A former GP Noble trustee sentenced to eight years imprisonment for his role in a £52m pension fraud has challenged the decision in the Court of Appeal.
Graham Pitcher was convicted in 2011 of conspiracy to defraud for his involvement in the misuse of pension scheme funds managed by GP Noble Trustees.
GP Noble was an independent trustee company based in Nottingham that administered occupational pension schemes. The firm was a subsidiary of Money Portal, which went into administration in June 2009.
Pitcher, who was principal director of GP Noble at the time of the offences, was found to have removed millions of pounds from the schemes’ funds in 2007 and 2008 and reinvested the money in British Virgin Island companies.
The Serious Fraud Office says this was done without consulting the other directors of GP Noble and the funds were used for fraudulent purposes.
But in the appeal court last month defence barrister Siobhan Grey argued that new material which arose during the trial of former Money Portal director and GP Noble principal Tony Morris in 2012 gave grounds for appeal. Morris and an associate, Peter Malstrom, were cleared of fraud charges in July 2012.
Grey said evidence unearthed by the prosecution in Morris’s trial showed Pitcher had been telling the truth in court about a £500,000 payment made in June 2006. She said the payment was crucial to the trial and had been referred to 10 times in the judge’s summing up.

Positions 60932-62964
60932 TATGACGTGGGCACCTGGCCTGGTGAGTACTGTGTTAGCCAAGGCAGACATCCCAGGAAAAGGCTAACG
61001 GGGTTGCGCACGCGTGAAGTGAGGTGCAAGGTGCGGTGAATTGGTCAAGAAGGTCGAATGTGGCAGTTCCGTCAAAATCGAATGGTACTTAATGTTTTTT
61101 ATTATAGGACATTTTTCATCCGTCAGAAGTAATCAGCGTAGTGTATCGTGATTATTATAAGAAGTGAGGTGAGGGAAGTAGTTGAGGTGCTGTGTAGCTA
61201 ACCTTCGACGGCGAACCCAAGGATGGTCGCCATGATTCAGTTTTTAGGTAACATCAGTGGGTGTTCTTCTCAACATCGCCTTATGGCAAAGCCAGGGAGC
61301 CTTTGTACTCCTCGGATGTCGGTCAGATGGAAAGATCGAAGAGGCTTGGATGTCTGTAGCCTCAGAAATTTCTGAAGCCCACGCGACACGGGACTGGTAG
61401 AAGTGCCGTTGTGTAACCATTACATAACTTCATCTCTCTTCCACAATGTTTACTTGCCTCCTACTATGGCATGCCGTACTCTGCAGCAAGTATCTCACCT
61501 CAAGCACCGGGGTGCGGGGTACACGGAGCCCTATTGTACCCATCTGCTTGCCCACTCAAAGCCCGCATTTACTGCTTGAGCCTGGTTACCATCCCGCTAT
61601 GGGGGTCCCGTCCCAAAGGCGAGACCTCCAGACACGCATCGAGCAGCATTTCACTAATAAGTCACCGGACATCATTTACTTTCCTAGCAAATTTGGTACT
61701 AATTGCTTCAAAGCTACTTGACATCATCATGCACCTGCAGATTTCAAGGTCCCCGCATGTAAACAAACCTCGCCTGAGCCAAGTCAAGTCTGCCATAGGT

Grey said email evidence also supported Pitcher’s argument that at the time of the disinvestment he believed Morris was still working for Money Portal and therefore he was not acting “behind Money Portal’s back” as the prosecution had alleged.
Morris was disqualified as a director of Money Portal in 2005 but was kept on as a consultant.
Prosecution counsel David Farrer said the jury at Pitcher’s trial was well aware Morris had a continuing relationship with Money Portal but that this was “very different to Morris being perceived as part of Money Portal”. He said the 2006 payment was still “partially corrupt” despite the new evidence.
A judgment will be handed down in due course.
Timeline of GP Noble case
£30m of GP Noble’s pension scheme funds removed from UK-based investment houses and reinvested in a British Virgin Islands company.
A further £22m moved from schemes to bonds issued by another company based in the British Virgin Islands.
The Pensions Regulator removes GP Noble as trustee of all its schemes and refers case to the Serious Fraud Office.
Graham Pitcher sentenced to eight years in prison for fraud. Former GP Noble operations director Gary Cordell is acquitted of criminal involvement.
Quentin Russell sentenced to 15 months for fraud and forgery. He was employed to provide investment advice as justification for transferring the funds.
Former Money Portal director and GP Noble principal Tony Morris and his associate Peter Malstrom cleared of fraud.